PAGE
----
Born in Quebec, Ouellet had a long career as either a professor or rector of seminaries prior to his appointment in 2001 as secretary of the Vatican’s Council for Promoting Christian Unity.
Ouellet was only in that position for a year when he was named Archbishop of Quebec in 2002, a post he held for seven years before his 2010 appointment by Benedict XVI as Prefect of the Vatican’s Congregation for Bishops and President of the Pontifical Commission for Latin America in 2010.
Having held those positions for only three years when Benedict resigned in 2013, Ouellet was confirmed by Francis, meaning he’s stayed in his roles for some eight years now.
He originally stepped on board in Rome four years after McCarrick’s retirement from Washington, but was apparently aware of private appeals to McCarrick from the Vatican to reduce his public role. In a letter published by Ouellet in response to Viganò’s accusations in October 2018, Ouellet confirmed that loose restrictions had been in place, but insisted they were not formal punitive measures.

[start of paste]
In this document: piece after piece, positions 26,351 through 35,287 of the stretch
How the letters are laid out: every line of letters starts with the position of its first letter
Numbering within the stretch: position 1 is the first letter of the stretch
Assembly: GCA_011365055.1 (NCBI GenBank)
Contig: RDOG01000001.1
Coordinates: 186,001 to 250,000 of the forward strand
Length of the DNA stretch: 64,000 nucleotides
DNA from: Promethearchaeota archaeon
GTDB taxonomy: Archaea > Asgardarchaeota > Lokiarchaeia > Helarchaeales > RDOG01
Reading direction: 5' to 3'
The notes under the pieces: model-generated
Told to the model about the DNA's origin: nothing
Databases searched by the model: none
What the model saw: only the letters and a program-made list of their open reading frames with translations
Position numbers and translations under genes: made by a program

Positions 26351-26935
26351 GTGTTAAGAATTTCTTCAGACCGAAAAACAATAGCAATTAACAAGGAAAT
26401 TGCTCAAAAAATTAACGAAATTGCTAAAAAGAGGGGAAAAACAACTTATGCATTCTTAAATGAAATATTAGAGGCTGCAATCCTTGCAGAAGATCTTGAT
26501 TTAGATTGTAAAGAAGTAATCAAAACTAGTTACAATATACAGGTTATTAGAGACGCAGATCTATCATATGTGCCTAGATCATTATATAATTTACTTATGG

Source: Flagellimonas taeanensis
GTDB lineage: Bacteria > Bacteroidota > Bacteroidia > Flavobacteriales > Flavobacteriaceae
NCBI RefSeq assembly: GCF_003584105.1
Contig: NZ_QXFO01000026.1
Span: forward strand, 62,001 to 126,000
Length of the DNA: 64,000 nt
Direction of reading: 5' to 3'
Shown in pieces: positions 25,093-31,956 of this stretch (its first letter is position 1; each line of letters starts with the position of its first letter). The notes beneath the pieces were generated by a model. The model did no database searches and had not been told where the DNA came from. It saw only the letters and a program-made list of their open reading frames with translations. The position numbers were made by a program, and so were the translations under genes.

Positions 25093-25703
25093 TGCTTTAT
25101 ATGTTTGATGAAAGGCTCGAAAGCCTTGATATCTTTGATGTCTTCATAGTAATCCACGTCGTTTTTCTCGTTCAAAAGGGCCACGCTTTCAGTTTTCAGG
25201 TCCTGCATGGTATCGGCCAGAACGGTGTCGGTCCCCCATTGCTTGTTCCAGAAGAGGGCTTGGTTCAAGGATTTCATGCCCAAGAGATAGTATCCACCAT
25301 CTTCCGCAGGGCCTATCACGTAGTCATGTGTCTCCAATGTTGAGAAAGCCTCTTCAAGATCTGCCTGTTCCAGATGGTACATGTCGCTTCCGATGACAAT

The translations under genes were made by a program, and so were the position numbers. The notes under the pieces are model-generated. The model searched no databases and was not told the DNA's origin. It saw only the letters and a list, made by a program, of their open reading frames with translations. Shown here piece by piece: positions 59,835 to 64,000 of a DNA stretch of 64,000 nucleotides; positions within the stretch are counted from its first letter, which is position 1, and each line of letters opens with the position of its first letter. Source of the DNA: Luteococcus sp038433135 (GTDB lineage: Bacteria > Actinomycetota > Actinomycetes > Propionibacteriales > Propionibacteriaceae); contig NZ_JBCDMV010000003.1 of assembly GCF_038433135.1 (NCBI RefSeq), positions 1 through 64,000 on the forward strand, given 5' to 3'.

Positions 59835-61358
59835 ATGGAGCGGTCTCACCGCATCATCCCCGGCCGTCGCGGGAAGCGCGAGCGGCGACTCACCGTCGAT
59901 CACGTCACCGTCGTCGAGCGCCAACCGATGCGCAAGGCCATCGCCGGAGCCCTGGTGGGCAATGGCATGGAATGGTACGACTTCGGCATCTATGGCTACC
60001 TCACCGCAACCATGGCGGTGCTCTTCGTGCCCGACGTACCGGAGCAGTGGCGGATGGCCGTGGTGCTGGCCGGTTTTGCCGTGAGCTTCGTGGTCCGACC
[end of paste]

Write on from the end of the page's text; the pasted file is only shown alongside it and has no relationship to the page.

Referring to written instructions the Congregation for Bishops prepared for Viganò before his transfer to the United States in 2011, Ouellet said “they say nothing at all about McCarrick,” but added, “I told you verbally of the situation of the bishop emeritus who was to observe certain conditions and restrictions because of rumors about his behavior in the past.”
McCarrick “was strongly exhorted not to travel and not to appear in public so as not to provoke further rumors,” he said, but insisted that “it is false to present these measures taken in his regard as ‘sanctions’ decreed by Pope Benedict XVI and annulled by Pope Francis. After re-examining the archives, I certify that there are no such documents signed by either pope.”